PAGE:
The Consumer Behavior Gap: Lessons from 3CS Conference

March 31, 2011
  • Virginia Terry

    Former Director, Advisory Services, BSR

According to the Corporate & College Collaborative for Sustainability (3CS), millennials—the demographic ranging from late teens to late twenties—will make up 50 percent of the workforce in just four years.  With a mission of leveraging the role of millennials as future leaders of more sustainable business, 3CS focuses on enhancing sustainability curriculum in undergraduate education.

Last week, BSR had the opportunity work with a group of millennials by leading a session at 3CS’ conference in New York. The format of the event was designed for interactive discussion—both in-person and via Twitter—and presentations set up a specific problem or question for roundtable discussions.  At the conclusion of each session, all participants sent their key takeaways to event’s Tumblr blog, where the virtual discussion continues.

For the BSR presentation, I focused on the business challenge of sustainable consumption, asking, “How can business play a leadership role in fostering more sustainable choices?”

Based on BSR’s sustainable consumption initiative, we looked at some promising consumer trends:

  • the growing evidence that consumer interest and awareness of sustainability issues is increasing
  • the impact of the slow economic recovery and how consumers are responding by prolonging product lifecycles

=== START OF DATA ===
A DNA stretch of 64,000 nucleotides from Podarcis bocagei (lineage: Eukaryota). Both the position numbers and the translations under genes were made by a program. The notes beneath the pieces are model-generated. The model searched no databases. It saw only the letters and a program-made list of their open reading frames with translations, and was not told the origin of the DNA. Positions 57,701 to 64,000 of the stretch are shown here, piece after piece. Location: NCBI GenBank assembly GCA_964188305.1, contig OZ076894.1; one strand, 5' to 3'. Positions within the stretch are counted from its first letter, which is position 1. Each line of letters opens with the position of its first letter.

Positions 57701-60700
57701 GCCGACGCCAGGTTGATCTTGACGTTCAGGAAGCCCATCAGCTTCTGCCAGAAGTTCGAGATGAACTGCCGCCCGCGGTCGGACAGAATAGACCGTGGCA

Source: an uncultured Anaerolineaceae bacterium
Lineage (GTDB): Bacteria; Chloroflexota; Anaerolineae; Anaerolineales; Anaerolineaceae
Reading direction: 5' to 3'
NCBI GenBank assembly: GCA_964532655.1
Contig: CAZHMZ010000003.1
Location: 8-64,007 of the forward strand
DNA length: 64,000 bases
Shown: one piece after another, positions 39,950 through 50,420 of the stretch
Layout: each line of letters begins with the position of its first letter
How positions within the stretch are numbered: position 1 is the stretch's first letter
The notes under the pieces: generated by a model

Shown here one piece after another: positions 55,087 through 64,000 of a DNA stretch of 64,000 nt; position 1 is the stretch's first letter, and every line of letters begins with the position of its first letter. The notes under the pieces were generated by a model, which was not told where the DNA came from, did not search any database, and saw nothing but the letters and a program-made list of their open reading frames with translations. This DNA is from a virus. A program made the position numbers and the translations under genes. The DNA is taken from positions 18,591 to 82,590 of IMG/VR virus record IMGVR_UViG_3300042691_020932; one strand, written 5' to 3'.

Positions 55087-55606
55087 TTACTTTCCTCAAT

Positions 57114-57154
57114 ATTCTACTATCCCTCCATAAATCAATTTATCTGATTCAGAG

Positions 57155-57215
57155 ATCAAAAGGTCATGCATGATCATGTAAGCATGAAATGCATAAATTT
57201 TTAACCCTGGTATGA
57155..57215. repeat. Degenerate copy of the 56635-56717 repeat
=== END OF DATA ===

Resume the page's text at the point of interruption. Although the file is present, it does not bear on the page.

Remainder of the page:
• the increasing amount of social and environmental product information available to consumers through websites such as the Good Guide or Sourcemap
  • the proliferation of new collaborative consumption ventures such as Swaptree and Groupon, which allow consumers to get greater utility out of products

I noted that, while encouraging and indicative of a shift in awareness, these trends have not yet led to widespread behavior change. There are also a number of considerations related to how consumers make purchasing decisions beyond cost and quality, for example how consumer choice is influenced by sense of identity, social acceptability, ingrained habits, and local community norms.

I was impressed with the discussion that followed, which showed no lack of strong opinions as well as an expectation that more sustainable products and options should become mainstream. A few of the comments left on Tumblr include:

“Products should be obviously sustainable instead of needing to communicate how they are sustainable. This will help build brand loyalty and incorporate sustainability into the company’s ethos.”

“The most important point I took from the BSR presentation is how the internet and mobile applications have the potential to scale collaboration and transparency for a variety of goods and services. For me, transparency is the key aspect to sustainable consumption because, in order to truly understand the impacts that products have on the environment and social fabric of the world, we must have full information. This information then has the ability to move consumer preferences and thus provide incentive for companies to act sustainably, creating a positive feedback loop.”

What do you think? How can businesses better tap into consumer concerns and awareness to begin to fill in the behavior gap?

Let’s talk about how BSR can help you to transform your business and achieve your sustainability goals.

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